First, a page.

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Necco Survives: Plaster or Yummy?

I was quite fond of Necco wafers as a kid. Others compare the candy to chalk or drywall.

Last month, Candy Fans Started Hoarding Necco Wafers on news their maker, the New England Confectionery Company, may go out of business.

NECCO Wafers predate the Civil War.

The Metropoulos family, known for turning around nostalgic household names like Hostess Brands and Chef Boyardee, is buying the maker of Necco wafers after a sale of the company behind the chalky treats to an Ohio candy maker fell apart.

Based in Revere, Mass., Necco is the oldest operating candy company in the U.S. Among the treats it makes are seasonal Sweetheart Conversation Hearts, Candy Buttons, Mary Jane candies and Clark bars.

In 2013 Mr. Metropoulos acquired the Twinkies brand and other Hostess staples through a bankruptcy deal in a move that kept the sweets on store shelves. His firm has invested in other sweet-and-salty staples such as Ghirardelli Chocolate Co., Mrs. Butterworth’s syrups and Utz potato chips, among others.

The Necco Wafer is candy people love to hate, triggering happy childhood memories for some while leaving little more than a chalky aftertaste for others.

The flavors have been described as “tropical drywall,” “plaster surprise,” and “attic citrus.” One Twitter commentator calls it a candy that “only a psychopath would like.”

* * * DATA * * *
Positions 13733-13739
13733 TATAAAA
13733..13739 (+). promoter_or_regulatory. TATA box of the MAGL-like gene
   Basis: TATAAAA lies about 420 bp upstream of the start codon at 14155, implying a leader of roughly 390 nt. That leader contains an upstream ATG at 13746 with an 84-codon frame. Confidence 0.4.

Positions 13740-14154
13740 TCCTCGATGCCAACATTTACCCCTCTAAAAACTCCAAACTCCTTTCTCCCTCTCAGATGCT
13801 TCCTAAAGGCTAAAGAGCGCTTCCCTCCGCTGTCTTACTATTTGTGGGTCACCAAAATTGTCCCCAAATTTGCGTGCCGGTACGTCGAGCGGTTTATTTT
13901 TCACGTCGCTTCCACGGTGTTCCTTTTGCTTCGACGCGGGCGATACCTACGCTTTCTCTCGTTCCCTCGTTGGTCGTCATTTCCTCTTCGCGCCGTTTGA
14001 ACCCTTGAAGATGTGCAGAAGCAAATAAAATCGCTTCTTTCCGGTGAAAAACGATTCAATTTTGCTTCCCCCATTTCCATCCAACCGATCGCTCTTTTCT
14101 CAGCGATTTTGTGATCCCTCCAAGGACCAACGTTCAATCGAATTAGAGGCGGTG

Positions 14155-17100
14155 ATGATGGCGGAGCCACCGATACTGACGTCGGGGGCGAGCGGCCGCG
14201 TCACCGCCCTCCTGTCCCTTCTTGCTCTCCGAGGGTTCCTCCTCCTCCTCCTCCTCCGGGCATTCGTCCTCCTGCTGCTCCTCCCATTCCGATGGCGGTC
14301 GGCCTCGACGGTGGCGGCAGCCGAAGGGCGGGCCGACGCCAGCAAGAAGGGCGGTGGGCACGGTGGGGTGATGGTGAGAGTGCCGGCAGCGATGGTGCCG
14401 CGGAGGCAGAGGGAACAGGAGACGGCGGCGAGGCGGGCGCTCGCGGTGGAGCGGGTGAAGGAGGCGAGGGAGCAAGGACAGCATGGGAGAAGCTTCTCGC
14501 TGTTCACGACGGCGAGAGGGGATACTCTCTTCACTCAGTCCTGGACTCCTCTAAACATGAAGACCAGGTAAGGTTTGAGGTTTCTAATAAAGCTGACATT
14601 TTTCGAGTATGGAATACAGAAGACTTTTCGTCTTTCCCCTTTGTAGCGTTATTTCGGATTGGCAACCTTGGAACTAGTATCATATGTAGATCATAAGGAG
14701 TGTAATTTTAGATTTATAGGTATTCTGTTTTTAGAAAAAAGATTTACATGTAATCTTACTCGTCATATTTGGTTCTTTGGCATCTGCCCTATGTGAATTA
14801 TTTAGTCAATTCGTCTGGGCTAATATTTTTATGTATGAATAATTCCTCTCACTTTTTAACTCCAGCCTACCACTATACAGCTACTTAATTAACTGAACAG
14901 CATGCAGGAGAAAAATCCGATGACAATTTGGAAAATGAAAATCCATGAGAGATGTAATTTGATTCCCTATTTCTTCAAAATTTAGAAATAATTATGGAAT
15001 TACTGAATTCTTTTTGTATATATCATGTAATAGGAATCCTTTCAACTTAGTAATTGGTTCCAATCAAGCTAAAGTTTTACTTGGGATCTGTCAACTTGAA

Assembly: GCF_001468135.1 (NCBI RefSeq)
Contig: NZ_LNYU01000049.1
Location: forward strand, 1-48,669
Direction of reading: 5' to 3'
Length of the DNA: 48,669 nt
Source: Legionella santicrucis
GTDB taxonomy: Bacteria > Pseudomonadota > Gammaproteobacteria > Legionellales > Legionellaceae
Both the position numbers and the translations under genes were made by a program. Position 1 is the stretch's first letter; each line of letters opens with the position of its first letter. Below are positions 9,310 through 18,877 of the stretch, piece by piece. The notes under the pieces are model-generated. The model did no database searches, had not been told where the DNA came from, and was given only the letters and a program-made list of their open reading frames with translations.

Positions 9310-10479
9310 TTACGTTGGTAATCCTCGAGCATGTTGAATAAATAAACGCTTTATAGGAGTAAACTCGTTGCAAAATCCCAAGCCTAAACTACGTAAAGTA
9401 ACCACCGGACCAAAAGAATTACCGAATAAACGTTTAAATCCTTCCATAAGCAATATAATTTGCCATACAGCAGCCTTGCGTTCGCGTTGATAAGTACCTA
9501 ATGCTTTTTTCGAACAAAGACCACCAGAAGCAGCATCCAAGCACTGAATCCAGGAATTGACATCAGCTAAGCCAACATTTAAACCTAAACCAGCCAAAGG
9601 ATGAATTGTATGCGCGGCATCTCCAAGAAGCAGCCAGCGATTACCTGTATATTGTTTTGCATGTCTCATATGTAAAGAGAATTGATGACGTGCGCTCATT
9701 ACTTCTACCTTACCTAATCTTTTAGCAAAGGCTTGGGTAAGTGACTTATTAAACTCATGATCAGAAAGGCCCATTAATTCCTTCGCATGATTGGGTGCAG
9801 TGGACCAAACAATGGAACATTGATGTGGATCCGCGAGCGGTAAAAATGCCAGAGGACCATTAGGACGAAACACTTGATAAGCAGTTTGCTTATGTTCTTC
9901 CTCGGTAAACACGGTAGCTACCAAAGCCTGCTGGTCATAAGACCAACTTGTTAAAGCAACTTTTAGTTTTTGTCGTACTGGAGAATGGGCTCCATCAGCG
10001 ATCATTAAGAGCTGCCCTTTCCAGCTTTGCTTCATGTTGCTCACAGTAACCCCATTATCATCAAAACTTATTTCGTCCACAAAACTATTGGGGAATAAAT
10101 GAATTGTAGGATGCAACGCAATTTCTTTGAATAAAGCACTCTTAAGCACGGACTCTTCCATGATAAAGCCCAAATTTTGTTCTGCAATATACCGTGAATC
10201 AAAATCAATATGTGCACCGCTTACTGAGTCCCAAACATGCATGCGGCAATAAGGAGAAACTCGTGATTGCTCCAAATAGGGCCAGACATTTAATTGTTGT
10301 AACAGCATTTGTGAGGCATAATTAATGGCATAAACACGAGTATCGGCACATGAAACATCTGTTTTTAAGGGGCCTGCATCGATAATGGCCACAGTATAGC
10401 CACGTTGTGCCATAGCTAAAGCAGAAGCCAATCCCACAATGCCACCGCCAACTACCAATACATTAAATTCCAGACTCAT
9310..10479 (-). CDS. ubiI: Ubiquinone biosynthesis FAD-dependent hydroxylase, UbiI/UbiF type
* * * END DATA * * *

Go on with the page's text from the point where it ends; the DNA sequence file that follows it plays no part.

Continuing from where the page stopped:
The original recipe of Necco Wafers hasn’t changed, according to the company. It is a mix of sugar, corn syrup, gelatins, gums, colorings and flavorings that include chocolate, licorice, cinnamon, lemon, lime, orange, wintergreen and clove. The company produces about four billion each year.

Light-Hearted Question of the Day

Mike "Mish" Shedlock

Not that it matters but I loaded the first day at Hostess in Kansas after they came out of bankruptcy. The employees were pissed at the union management who drove them into bankruptcy. Said the majority of employees wanted to make concessions to owners but the union leaders played “chicken” with the owners and hurt everyone.

I did not like Necco, but back in the 80s/90s when there were still tollbooth baskets and apparently very basic coin detection, a Necco wafer would get counted as a quarter. I did that a few times. The first time, I remember letting out a scream when the gate raised and the light turned green after throwing two Neccos into the basket. Good times.

They're excellent BB gun and .22 targets!

I called them 'nickle' wafers because that was how much they cost.

Another "candy" that deserves to die is Abba-Zabba.